Will a second location help this historic Olvera Street taqueria survive?
Around the same time foot traffic slowed on Olvera Street in March 2020 — no children on field trips, no tourists flocking to the historic site to taste and shop their way through L.A.’s Mexican history — owners of the brightly colored storefronts began packing up their embroidered dresses and marionettes and closing their shops, and Diana Robertson began to worry about the fate of her 86-year-old restaurant.
Cielito Lindo sits at the northeastern tip of Olvera Street and has ever since Robertson’s grandmother, Aurora Guerrero, founded the famous taqueria in 1934. A second location now sits roughly 1½ miles to the northeast, where Chinatown’s stretch of Broadway leads into Lincoln Heights — a new restaurant that opened without fanfare for takeout, with a bright green paint job to match the avocado sauce Cielito Lindo helped popularize nearly a century ago.
Robertson and her sisters Mariana Robertson and Susanna MacManus keep the legacy of their grandmother alive through food: fried-crisp taquitos smothered by a piquant avocado salsa made from tomatillos and yellow peppers. At the Lincoln Heights location, they’re keeping their family’s legacy going in a new way: by welcoming customers to 1806 N. Broadway for the first time in decades.
The warehouse — owned by the family since the 1940s — has served as the Cielito Lindo prep kitchen and storage warehouse for years but was once a separate Mexican restaurant helmed by their mother, who told her daughters stories of live music, dancing and band leaders who’d stop through on their tour circuits.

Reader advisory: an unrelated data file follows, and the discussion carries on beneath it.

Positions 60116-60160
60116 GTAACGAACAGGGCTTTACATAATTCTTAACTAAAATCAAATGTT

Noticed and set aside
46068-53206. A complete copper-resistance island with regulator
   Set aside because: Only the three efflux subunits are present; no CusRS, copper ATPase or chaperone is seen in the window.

“After the flush of the war years, she tried to make it an Americanized hamburger place with malts and shakes but it didn’t fly,” Robertson says. “It’s always been there; we just adapt to whatever our economic situation is at the time and what’s going on.”
As soon as Olvera Street’s flow of visitors slowed to a crawl last year at the start of the pandemic, the sisters sprang into action in Lincoln Heights, where they also grew up, and the second Cielito Lindo began offering the same menu and prices as the first in an effort to keep the Olvera Street location afloat. (The original taqueria has remained open through COVID-19 because the sisters feared that if they even temporarily closed it, it would be forgotten.)
“Sometimes at Cielito Lindo [on Olvera Street], even though we weren’t making anything at all — $20, $40 — we were still opening,” Robertson says. “You know, you’ve got to do it.”
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The family also owns the restaurant directly across from the original taco stand, Las Anitas, which they did shutter for a few months during the pandemic; they couldn’t afford the utilities for the larger commercial building. Robertson sees the Lincoln Heights location as the family’s fail-safe, though there’s no way it can sustain the Olvera Street restaurants alone, and the space isn’t permitted to have indoor dining. Over the years health codes changed; all that can be offered is takeout food.
“We can’t enlarge, we can’t have tables, we can’t have parking, we can’t have indoor service, so we’re just there by the will of God and the love of our customers, really,” Robertson says. Almost no one outside of the neighborhood realizes they’re there, and visibility is a struggle — hence that bright green paint.